able to both lead and follow them. This requires you to invest in
their development, which means you need to set aside time to spend
with them. Don’t be that leader that is too busy to see their direct
3. Be Persistent! Expect failures – they will happen. When
failures happen, reflect on why and do better next time. This will
require a great deal of personal integrity as you self-reflect as well as
when you discuss the circumstances with your team and leadership.
4. Accept the Challenge! Many times, as a leader, I’ve asked
someone to tackle a tough problem. I don’t just need someone to
help me (Spoiler Alert: I don’t know the answer either!), I also want
to discover who my leaders are. I know that no one knows exactly
how to tackle the challenge I laid out, but I do know we can achieve
it together. I am looking for those leaders who can say, “I don’t
know how to do this now, but I’ll figure it out.” Most of my career
successes have started out as, “I have no idea how to do this.” As
you tackle that challenge, you’ll grow as a leader, eventually
building a very strong brand of someone who can lead through
5. Communicate! Those under your charge as well as those you
report to want to know what’s on your mind. Explain your goals and
reasons (“The Why”) for actions. As you do so, you’ll build a team
that is able to become more and more effective in achieving
organizational objectives because everyone is aligned to a common
6. Challenge Respectfully. As a leader, the times that I’m most
worried are when no one challenges plans. I know that plans are
rarely correct, especially the first time written. I value and reward
those that will respectfully challenge and then work to create an
even better plan.
7. “Yes, if…” Don’t be the person that says “No” all the time.
Think in terms of “Yes, if…” Yes, we can finish the firewall
installation this week, IF we rearrange priorities so that the budget
presentation is drafted next week instead. See the subtle difference?
I find this attitude helps immensely by allowing all to know you’re
on the same team while also providing the trade-offs. Try saying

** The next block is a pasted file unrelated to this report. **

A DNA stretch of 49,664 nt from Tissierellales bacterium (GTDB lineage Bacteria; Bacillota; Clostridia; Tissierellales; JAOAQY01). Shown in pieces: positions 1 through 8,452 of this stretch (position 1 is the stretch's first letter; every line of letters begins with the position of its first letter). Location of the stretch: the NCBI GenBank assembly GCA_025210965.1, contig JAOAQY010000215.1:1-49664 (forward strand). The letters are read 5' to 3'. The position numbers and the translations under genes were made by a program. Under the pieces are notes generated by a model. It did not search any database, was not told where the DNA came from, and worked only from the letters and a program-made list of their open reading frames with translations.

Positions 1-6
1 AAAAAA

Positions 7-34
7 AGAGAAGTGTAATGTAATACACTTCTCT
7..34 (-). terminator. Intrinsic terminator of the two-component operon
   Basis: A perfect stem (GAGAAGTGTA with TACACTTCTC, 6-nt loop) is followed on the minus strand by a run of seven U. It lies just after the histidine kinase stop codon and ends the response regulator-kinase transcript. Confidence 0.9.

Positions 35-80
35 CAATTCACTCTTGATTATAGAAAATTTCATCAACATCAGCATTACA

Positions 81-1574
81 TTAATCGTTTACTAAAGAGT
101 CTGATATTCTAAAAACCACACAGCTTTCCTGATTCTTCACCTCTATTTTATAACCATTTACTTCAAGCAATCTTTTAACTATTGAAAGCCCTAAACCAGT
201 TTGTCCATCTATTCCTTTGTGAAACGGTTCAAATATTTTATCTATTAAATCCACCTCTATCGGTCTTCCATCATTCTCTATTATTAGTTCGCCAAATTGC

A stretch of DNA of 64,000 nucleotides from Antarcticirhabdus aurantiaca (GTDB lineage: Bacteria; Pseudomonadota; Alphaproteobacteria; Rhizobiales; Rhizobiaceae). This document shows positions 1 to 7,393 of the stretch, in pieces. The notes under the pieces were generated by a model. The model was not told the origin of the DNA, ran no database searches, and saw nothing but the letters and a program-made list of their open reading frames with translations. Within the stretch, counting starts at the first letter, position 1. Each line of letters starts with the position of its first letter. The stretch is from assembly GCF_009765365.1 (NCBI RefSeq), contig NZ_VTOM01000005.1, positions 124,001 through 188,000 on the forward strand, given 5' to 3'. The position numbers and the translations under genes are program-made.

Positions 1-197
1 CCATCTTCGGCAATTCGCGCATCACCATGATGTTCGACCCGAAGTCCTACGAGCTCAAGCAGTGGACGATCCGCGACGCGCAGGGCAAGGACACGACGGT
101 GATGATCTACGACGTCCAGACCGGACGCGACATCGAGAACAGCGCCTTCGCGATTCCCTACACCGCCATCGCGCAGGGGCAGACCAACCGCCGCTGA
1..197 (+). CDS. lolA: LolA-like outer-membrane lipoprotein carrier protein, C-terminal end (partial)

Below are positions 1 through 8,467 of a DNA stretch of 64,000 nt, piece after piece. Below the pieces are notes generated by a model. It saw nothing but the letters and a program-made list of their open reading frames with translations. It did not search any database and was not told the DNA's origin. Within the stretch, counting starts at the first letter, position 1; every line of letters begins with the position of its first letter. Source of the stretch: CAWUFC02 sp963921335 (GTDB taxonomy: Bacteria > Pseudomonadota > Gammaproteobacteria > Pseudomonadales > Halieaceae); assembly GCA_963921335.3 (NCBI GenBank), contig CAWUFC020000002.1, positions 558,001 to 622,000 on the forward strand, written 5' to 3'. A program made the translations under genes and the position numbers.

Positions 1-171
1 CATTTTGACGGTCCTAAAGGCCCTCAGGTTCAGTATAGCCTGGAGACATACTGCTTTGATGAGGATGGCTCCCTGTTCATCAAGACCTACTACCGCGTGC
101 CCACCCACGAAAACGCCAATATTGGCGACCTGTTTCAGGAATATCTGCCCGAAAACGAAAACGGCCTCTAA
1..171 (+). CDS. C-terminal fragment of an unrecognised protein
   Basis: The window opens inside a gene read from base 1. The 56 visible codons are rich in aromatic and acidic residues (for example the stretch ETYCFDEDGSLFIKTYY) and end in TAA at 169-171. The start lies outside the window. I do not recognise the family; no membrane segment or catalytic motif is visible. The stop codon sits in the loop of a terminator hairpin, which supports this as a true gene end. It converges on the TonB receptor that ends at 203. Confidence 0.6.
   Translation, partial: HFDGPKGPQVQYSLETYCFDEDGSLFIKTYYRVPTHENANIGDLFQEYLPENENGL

“Yes, if…” the next time you want to say no. You’ll find it quickly
changes how you influence others.
As you embark on your journey, I expect that you’ll see
additional paths that I didn’t mention here. The journey to CISO is a
complicated one, and there is no one set formula. This is but just
one. I encourage you to find mentors who can guide you on this
journey. However, I do expect completely that if you embrace the
principles in this chapter, that you will be successful!
About the Author
Ian Schneller is currently the Chief Information Security
Officer (CISO) of a publicly traded US firm. His past
roles have included key information security leadership
positions in large US banks and the US Government.
During his multi-decade service in the military, Ian
served in multiple executive roles to include as CISO, Commander, and
cyber advisor to US Congress. Ian has authored or contributed to multiple
publications, and is an oft invited speaker to events including RSA and the
FS-ISAC. Outside of work, Ian enjoys spending time with his family,
preferably anything outdoors.
THE UNEXPECTED ROLES OF A SECURITY
By Jessica Nemmers
he fact that I am now a Chief Security Officer (CSO) was
unexpected. You see, I was trained since the age of six to be
a professional ballerina, and I had an amazing 7-year career.
Unfortunately, my career ended unexpectedly due to a lack of
funding for the ballet company. This was in 1996, and just as
unexpected as my ballet career ended, my Information Technology
My career path to becoming a CISO (and now CSO) looks
very different from other security leaders I know. As I have
collaborated with other successful security leaders, I discovered that
we all have assumed roles that we never expected to be included
with our job title. To clarify in my case, the difference between
being a CISO and a CSO is overseeing physical security as well as
information security (often called “cyber” security) as the title CISO
My “Leap” into IT
“How on Earth did you get into security from being a
ballerina?” I hear this question often and the answer is that it is a bit
of a complicated journey. My story demonstrates that a successful
security leader does not have to come from a traditional cyber